This past week my wife asked me to create a slide show detailing the events of Lexington and Concord. I’m busy learning Apple Motion so I decided to give that application a try while I designed a short narrative. I’m pleased with the results, though I do need to tweak the formula.
This animation only covers up to the point of the engagement at the Old North Bridge, leaving the retreat toward Boston for another time. While a two minute video cannot hope to cover the entirety of an historical event 1, I did want to convey some bits of information which sometimes get lost in the shuffle. Most notably, I wanted to point out the fires which occasioned the militia’s march on the Old North Bridge had been set by accident 2. But, given the charged environment, the militia were all too willing to believe the Regulars would destroy a Colonial town out of spite.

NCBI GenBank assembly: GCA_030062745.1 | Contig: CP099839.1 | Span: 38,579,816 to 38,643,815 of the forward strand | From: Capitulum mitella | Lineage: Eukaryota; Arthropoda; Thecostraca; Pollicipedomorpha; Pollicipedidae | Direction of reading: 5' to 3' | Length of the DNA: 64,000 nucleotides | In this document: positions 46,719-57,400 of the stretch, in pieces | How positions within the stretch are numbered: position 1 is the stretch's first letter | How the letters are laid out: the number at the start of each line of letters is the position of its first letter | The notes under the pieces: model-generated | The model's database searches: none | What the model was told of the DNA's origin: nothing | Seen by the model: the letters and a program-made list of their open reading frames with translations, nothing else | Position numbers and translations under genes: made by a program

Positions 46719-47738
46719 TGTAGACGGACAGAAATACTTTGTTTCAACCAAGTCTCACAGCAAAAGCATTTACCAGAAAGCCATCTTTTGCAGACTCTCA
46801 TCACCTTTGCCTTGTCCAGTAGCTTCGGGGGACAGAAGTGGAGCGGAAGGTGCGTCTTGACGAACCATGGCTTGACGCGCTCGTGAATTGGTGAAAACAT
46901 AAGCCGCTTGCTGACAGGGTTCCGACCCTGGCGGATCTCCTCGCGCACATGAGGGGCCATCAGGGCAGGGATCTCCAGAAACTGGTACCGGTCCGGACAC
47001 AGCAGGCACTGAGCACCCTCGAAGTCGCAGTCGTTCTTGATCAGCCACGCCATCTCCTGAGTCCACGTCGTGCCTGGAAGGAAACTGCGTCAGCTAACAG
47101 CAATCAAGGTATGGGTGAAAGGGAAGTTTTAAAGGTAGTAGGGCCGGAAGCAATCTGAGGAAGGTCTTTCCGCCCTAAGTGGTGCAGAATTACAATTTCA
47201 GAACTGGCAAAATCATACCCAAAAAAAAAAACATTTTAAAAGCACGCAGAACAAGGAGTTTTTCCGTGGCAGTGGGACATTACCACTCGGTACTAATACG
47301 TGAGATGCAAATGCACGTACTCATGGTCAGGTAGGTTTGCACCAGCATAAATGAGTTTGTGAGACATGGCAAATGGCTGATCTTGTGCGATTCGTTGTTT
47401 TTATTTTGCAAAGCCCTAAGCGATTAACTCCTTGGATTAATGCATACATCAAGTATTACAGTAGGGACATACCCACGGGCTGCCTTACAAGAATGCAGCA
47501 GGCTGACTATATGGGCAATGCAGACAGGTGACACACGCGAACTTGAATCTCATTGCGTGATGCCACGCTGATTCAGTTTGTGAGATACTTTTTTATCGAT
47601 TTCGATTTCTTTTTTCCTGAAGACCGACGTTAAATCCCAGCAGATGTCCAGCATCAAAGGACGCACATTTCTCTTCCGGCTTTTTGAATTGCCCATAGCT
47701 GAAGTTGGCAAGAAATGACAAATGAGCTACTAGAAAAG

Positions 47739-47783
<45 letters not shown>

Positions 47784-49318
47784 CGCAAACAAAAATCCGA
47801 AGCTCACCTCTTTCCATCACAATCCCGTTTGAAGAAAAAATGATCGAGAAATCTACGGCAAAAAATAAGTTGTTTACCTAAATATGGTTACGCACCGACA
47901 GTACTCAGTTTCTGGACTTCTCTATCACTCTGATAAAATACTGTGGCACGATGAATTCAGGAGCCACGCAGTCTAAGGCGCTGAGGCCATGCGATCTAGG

I didn’t know what my wife’s students would think. I’m not a professional animator, after all, and there was nothing colorful in this presentation. And yet, they seemed to grasp it’s intent and were able to draw conclusions from the video beyond what was displayed in the text. To me, it was a wonderful example of how multimedia can be used to augment any lesson for which a teacher has a passion.